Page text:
“Is it Apples and Oranges?” – Another fascinating moment in the Franken speech came when he said, “I of all people am aware there is some irony in the fact I am leaving while a man who has bragged on tape about his history of sexual assault sits in the Oval Office and a man who has repeatedly preyed on young girls campaigns for the Senate with the full support of his party.” Really? Why should Franken bail if his actions are seemingly (in his mind) no less egregious than the behavior of Donald Trump and Roy Moore? I think there’s more to this.

“More on Moore” – As I suggested in my “Sunday Brunch” two weeks ago, there is a lot of political strategy surrounding how a candidate or office holder deals with scandal and controversy. I noted that the Franken and Conyers accusations on Capitol Hill had delegated the forty-year-old accusations about Judge Moore to the back pages of news sites. The firings of media giants Charlie Rose, Matt Lauer and Garrison Keillor also buried the Moore story further in the weeds. But now Conyers and Franken and several others are seemingly gone, with the Alabama Senate race just days away. Was all this a coordinated Democratic strategy to lift Moore’s accusers back into front page headlines? I believe that is quite likely.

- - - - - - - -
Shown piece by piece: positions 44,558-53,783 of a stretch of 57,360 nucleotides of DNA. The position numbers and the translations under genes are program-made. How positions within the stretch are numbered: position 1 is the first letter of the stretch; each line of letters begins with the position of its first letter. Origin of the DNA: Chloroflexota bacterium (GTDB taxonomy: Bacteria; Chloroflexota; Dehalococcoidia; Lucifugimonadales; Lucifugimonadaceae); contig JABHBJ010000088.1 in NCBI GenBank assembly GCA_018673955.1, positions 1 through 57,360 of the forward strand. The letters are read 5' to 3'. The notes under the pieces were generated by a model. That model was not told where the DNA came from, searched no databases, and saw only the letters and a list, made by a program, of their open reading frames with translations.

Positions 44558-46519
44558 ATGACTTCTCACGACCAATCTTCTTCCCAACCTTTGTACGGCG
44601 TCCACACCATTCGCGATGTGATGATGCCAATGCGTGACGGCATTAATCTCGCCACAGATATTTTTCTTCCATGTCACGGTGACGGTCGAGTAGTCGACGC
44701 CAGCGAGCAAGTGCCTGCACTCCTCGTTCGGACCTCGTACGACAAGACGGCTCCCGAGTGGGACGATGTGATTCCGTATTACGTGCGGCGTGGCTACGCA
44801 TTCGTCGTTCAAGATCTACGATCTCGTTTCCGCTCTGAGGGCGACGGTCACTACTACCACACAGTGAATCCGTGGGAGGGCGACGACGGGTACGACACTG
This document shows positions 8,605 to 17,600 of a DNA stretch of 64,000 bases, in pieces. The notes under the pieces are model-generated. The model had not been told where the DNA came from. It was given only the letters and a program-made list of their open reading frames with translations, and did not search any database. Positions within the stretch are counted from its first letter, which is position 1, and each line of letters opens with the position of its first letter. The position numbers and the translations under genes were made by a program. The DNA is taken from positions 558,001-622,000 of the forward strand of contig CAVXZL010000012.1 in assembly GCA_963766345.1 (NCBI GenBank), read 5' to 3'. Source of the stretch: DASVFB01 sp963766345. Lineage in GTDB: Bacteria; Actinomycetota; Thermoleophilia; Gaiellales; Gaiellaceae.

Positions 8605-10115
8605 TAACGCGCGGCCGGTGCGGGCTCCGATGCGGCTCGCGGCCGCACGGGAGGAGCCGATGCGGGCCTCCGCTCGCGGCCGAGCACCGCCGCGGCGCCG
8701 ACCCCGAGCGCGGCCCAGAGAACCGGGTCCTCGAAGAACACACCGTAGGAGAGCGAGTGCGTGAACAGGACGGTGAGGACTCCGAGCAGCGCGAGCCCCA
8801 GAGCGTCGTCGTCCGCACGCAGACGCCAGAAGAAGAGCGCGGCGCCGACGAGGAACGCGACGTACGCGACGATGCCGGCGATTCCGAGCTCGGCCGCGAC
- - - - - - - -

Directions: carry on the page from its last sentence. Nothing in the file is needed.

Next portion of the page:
“How News Works” – As I often tell people, the news business operates in a vacuum. Sometimes you are just sucking up crumbs of information and news, and then sometimes a tidal wave comes in and dominates coverage to an extent that it wipes everything out. Yes, Roy Moore got bounced to the back pages (or off the air entirely), as more contemporary allegations of sexual misconduct filled the front pages. Trust me, this really helped his campaign bounce back. In fact, President Trump endorsed him and the Republican National Committee started giving him money again. Moore was blessed by the accusations against others of his lot. Weird, but true. Matt Lauer’s and Charlie Rose’s bad news, was manna from Heaven for Moore. Now, it may not last through Tuesday.